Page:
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Alkharabsheh, O. SL-401 (Tagraxofusp). Encyclopedia. Available online: (accessed on 20 April 2024).
Alkharabsheh O. SL-401 (Tagraxofusp). Encyclopedia. Available at: Accessed April 20, 2024.
Alkharabsheh, Omar. "SL-401 (Tagraxofusp)" Encyclopedia, (accessed April 20, 2024).
Alkharabsheh, O. (2021, July 06). SL-401 (Tagraxofusp). In Encyclopedia.
Alkharabsheh, Omar. "SL-401 (Tagraxofusp)." Encyclopedia. Web. 06 July, 2021.
SL-401 (Tagraxofusp)

Overcoming the leukemia stem cell resistance to intensive chemotherapy has been an area of extensive research over the last two decades. Advances and greater understanding of the molecular biology of leukemia stem cells are in rapid progress. Targeted therapies are currently being used in clinical practice with reasonable response rates, but a cure is being achieved in only a small percentage of patients, most likely due to tumor mutational heterogeneity. A genetically engineered diphtheria toxin fused with interleukin-3 (SL-401 or tagraxofusp) has shown robust activity in blastic plasmacytoid dendritic cell neoplasm and promising response rates in different myeloid malignancies, including eradication of minimal residual disease. Multiple clinical trials are being conducted using this drug and the preliminary results are encouraging. 

SL-401 (tagraxofusp) diphtheria immunotoxin adverse events Myeloid neoplasms

1. Introduction

The current treatment approach for myeloid malignancies is heavily dependent on intensive chemotherapy regimens that follow the old strategy of “one size fits all”. Novel targeted agents are emerging in clinical practice and clinical trials. Data on their efficacy and tolerability are promising, although no treatment has produced a cure thus far [1]. Intensive chemotherapy treatments are designed to induce hypocellular marrow and allow hematopoietic stem cells to recover and resume normal production of blood cell components. The durability and duration of remission by this kind of therapy can vary and will depend primarily on the mutational signature of the disease and epigenetic aberration. In addition, the planned consolidation strategy, whether it is allogeneic stem cell transplantation or further consolidative chemotherapy, has an effect on leukemia-free survival and how deeply we can eradicate leukemic stem cells. New agents that target actionable mutations, such as FLT3 and IDH, have been approved for clinical practice [2][3]. However, they have not had a significant enough effect on overall survival rates to replace chemotherapy, partly because of the diversity of cytogenetic abnormalities and the clonal evolution of new mutations. Nevertheless, it is important to assess the performance status and comorbidities of these treatments before exploring which treatment approach is the most appropriate in terms of toxicity and survival. Unfortunately, even with the most intensive treatment, the risk of relapse is high in the first two years, especially in patients with adverse cytogenetic profiles [4]. Extensive time and effort were spent in clinical trials optimizing the sequence of well-known acute leukemia chemotherapy protocols. There is a need to revolutionize the treatment of acute leukemia.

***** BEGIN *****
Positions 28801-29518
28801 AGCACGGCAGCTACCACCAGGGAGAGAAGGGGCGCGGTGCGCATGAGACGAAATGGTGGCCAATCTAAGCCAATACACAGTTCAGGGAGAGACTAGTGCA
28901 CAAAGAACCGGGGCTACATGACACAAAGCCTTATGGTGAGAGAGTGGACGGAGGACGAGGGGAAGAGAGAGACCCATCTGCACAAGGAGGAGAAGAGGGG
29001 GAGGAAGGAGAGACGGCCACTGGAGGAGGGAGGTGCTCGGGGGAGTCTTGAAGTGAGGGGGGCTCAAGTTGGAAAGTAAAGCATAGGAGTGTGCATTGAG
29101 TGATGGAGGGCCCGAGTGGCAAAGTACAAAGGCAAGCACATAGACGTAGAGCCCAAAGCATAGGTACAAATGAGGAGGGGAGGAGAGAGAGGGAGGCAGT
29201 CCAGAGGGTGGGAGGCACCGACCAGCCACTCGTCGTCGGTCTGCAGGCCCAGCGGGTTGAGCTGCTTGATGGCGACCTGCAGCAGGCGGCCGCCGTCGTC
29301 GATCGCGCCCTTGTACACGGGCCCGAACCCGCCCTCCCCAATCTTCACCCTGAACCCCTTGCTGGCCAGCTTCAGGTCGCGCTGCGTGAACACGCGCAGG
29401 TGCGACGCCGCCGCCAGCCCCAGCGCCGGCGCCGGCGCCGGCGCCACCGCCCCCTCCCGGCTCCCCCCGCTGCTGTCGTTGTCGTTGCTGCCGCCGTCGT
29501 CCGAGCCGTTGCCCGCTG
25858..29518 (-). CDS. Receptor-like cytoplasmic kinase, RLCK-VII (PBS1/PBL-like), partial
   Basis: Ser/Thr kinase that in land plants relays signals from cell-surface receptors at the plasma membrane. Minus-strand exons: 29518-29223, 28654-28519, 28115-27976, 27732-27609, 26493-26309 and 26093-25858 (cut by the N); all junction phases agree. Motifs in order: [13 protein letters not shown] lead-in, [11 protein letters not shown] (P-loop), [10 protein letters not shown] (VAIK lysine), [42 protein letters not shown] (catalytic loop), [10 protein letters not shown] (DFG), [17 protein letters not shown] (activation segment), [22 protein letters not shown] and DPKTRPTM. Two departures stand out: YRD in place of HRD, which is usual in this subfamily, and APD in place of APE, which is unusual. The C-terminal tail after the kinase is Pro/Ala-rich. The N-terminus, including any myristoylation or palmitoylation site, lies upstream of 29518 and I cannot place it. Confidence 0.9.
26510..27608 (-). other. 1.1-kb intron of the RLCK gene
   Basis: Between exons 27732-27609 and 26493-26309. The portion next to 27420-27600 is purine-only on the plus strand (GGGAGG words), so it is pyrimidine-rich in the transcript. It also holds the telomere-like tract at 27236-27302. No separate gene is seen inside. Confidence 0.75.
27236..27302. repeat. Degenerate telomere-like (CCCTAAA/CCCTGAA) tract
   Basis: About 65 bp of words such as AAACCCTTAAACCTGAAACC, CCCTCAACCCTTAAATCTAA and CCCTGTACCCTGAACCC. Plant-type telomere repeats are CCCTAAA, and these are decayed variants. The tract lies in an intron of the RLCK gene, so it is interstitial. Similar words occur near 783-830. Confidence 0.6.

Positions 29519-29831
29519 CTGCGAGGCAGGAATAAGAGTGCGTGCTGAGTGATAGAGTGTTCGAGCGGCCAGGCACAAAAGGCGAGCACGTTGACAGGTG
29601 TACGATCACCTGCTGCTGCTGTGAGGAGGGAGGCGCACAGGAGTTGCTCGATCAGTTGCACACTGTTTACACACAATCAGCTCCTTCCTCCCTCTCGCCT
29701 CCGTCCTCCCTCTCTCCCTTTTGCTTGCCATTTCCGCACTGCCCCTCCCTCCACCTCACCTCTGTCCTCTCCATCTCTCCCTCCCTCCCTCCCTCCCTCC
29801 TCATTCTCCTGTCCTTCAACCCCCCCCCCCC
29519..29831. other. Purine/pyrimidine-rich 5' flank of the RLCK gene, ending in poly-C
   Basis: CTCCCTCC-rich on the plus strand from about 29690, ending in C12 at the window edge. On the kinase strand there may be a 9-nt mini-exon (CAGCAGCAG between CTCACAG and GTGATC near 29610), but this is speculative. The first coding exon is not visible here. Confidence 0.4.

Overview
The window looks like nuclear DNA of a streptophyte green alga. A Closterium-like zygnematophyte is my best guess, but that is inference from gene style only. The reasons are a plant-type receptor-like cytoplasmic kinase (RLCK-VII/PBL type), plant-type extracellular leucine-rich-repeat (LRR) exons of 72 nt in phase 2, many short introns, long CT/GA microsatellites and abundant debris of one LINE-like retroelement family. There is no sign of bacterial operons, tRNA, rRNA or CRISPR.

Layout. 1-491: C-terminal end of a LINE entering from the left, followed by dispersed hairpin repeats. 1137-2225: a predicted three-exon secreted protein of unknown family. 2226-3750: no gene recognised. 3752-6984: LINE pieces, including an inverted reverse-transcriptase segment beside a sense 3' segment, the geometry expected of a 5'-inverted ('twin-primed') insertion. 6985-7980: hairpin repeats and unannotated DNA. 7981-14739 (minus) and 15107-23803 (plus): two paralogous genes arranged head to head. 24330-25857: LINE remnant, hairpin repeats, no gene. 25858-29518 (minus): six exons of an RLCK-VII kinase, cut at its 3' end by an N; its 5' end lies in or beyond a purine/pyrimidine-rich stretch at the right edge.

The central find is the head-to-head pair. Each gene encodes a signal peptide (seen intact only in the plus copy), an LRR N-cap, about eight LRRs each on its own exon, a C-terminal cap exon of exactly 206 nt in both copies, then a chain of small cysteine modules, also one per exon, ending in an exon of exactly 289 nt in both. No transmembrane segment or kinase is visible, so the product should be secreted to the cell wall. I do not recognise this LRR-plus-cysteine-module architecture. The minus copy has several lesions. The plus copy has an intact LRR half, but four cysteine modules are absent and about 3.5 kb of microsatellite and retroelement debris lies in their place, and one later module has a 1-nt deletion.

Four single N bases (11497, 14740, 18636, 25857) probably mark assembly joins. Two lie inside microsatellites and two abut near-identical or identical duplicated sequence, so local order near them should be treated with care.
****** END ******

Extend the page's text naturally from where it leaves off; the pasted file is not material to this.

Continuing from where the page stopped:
Unlike traditional chemotherapy, the specificity of the target on the tumor cells is the focus of the new era in cancer treatment. Various examples have been investigated in clinical trials, and many agents have been approved and are available in clinical practice. These include, for example, tyrosine kinase inhibitors to target the FLT3 mutation, monoclonal antibodies, bispecific antibodies, and chimeric antigen receptor T cell therapies. The ideal target, for example, in acute myeloid and lymphoid leukemia, is highly expressed in leukemic blasts, with minimal or no expression on normal hematopoietic cells, to induce deeper remission. Targets that have been studied in acute myeloid leukemia include CD33, CD135, FLT3, CXCR4, and vascular endothelial growth factor [5]. This article focuses on the diphtheria toxin-interleukin 3 fusion protein as a targeted therapy to leukemic blasts.